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Cake as a Weakness

January 14, 2018

Note: To learn more about the Am I Hungry? Mindful Eating program, visit www.AmIHungry.com, or my website.

 

Imagine you could push a button and see a list of your weaknesses. Would food in general – or maybe a specific food – be included?

 

In the movie Jumanji: Welcome to the Jungle, this was something the characters could literally do once they were in the video game. And I laughed out loud when “cake” popped up as a weakness for one of them.

 

It got me thinking about what it means in the real world when a certain food seems to be our own Kryptonite. Luckily the results are less spectacular than in the movie, but it doesn’t mean these foods don’t have control over us or our lives.

 

In the Am I Hungry? Mindful Eating program, we talk about these as forbidden foods, the ones we can’t have in the house because we know we’ll eat them mindlessly, in larger amounts than we need. We can’t resist their siren call, the little voices calling, “I’m here! I’m delicious! Eat me!”

 

Chips – especially Doritos – used to fall into this category for me, back when I started learning how to eat mindfully. It felt like the Pringles slogan applied to all chips: “One you pop, you can’t stop.”

 

I cut chips out of my grocery list, and I steered clear of that aisle in the store. If I went to a social event that had chips, I tried to avoid them. What if I devoured them all like a mad woman in front of everyone? How embarrassing would that be?

 

But they still had a hold over me. I’m not sure why. I guess the combination of the salt and crunch appealed to me on a deeper level. And I know I’m not alone in this.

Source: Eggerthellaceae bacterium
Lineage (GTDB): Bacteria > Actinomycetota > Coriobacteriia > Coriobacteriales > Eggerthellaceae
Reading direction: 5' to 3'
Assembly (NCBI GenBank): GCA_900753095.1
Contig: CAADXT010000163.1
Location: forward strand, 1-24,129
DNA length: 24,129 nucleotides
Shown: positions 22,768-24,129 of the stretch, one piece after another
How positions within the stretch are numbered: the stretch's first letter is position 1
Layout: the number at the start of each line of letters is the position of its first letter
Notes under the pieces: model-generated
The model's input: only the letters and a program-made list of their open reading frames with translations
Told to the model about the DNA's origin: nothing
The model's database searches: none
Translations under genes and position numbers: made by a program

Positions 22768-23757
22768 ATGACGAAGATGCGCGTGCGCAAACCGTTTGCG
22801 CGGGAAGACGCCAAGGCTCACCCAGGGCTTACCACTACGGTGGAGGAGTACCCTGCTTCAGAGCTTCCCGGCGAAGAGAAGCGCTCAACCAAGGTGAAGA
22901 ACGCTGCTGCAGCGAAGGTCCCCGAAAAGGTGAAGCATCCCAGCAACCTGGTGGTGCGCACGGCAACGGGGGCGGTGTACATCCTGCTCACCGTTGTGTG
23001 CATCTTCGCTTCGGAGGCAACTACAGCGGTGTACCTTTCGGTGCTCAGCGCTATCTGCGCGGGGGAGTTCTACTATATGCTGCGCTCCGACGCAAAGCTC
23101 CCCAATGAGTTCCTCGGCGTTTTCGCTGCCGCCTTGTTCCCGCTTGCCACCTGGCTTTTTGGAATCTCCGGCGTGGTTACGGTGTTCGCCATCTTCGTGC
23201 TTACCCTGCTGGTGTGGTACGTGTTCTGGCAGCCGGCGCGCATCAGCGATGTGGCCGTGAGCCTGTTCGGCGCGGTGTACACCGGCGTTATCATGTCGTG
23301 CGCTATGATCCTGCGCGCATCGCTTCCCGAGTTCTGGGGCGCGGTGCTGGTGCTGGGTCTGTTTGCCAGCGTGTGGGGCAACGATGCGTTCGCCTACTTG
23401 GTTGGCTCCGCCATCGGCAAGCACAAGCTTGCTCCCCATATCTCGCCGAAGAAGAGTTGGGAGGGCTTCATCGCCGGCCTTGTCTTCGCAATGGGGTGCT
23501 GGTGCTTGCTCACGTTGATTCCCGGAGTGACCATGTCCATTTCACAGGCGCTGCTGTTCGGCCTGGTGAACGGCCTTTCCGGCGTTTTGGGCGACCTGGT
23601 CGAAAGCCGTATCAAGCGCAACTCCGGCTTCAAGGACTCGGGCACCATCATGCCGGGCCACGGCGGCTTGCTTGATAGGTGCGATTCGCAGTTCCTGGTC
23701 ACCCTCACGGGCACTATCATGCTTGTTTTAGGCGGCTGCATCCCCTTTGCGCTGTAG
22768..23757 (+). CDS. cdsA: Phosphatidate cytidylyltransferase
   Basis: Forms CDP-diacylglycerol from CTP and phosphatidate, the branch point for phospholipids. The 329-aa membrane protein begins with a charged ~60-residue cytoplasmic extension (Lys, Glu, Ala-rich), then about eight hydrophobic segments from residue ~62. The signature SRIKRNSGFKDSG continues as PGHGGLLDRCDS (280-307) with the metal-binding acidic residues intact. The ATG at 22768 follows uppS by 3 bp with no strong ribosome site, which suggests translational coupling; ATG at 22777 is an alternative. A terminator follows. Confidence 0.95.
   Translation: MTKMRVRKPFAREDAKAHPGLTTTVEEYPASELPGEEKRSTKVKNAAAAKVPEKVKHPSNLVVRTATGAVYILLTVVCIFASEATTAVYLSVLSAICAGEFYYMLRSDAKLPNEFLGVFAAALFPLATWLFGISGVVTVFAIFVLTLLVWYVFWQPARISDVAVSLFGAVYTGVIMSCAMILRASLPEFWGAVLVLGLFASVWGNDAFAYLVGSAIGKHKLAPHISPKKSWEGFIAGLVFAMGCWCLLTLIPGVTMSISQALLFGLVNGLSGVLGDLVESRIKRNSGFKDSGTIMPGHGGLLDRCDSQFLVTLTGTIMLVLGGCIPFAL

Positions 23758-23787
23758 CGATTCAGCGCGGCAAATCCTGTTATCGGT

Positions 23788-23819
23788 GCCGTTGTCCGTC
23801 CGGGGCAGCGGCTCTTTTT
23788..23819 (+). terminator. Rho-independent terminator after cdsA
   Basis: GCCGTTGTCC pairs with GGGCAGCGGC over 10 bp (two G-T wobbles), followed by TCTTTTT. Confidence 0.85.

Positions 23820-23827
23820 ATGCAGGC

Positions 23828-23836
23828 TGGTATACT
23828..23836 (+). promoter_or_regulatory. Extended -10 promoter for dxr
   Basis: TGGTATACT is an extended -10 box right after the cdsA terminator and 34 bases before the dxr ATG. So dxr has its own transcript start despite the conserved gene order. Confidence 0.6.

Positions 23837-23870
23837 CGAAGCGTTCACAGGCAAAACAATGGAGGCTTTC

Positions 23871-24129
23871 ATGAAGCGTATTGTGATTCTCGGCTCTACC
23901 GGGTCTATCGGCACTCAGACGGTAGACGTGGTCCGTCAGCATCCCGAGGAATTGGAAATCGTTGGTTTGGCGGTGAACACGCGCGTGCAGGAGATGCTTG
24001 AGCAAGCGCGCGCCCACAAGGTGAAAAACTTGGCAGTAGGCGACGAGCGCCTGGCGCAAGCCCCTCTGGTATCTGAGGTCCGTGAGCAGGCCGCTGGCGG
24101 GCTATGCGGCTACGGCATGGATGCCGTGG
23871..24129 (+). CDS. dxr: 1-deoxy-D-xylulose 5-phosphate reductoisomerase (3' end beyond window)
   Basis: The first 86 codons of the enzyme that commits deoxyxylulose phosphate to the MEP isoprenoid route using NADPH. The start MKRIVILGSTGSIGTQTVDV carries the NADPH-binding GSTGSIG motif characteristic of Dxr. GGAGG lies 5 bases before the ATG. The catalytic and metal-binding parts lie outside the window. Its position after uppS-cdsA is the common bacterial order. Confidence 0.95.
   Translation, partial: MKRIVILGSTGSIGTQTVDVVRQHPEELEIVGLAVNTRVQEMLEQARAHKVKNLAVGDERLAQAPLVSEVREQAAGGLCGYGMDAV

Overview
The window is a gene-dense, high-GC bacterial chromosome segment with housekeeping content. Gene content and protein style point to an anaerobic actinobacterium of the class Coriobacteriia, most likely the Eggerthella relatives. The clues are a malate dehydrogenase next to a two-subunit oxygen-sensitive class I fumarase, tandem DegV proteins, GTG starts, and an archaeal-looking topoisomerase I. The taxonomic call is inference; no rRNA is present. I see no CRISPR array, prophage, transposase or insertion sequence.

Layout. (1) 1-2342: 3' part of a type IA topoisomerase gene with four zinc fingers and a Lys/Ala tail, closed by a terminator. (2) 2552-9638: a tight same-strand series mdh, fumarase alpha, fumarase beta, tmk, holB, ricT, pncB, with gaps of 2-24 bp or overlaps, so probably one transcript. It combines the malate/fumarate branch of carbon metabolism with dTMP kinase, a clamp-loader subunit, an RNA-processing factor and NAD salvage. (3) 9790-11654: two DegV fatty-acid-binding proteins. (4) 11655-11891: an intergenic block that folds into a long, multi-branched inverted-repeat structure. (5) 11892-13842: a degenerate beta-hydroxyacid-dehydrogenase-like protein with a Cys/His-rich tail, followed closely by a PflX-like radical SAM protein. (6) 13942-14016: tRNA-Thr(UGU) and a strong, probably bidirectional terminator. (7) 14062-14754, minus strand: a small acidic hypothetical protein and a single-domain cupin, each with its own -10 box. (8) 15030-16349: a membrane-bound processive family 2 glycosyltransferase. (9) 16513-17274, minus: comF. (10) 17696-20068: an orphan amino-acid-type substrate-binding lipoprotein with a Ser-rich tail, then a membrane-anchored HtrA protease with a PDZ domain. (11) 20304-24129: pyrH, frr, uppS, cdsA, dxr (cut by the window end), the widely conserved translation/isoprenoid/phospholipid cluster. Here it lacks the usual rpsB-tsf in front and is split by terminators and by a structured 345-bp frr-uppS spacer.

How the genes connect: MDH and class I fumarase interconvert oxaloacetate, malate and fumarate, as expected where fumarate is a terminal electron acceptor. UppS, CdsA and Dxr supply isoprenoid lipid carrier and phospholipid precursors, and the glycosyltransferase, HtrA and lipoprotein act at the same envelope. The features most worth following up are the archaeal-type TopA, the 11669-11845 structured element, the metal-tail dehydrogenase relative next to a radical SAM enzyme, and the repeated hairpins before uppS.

Then something amazing happened. I don’t remember exactly when, but at some point, I saw a bowl of chips – and I didn’t care. It was like I had tuned my brain to a different station, and I could no longer hear the insidious voice calling me to eat the chips.

 

What changed? I suspect it was that since I had been eating more foods with a higher nutritional content, my body had started to want those more than foods that were nutrient-poor. And since I had also been listening to my body, those signals drowned out the earlier voices.

 

As a result, I could think about how tasty chips were, and eat a couple to revel in that salty crunch, without feeling like I needed more.

 

And that was it. They were no longer a weakness.

 

These days I still don’t buy chips. I don’t dislike them, and I’m not afraid to have them around. I simply don’t feel like eating them much. I honestly prefer cake, like this chocolate layer cake with raspberry jam in the middle that I made for a friend’s birthday.

 

 

 

But if cake – or anything else – is one of your weaknesses, I hope it helps to know it may be possible to change that, so you can enjoy it in moderation and then go about the rest of your life fearlessly, without worrying when cake will next tempt you. 

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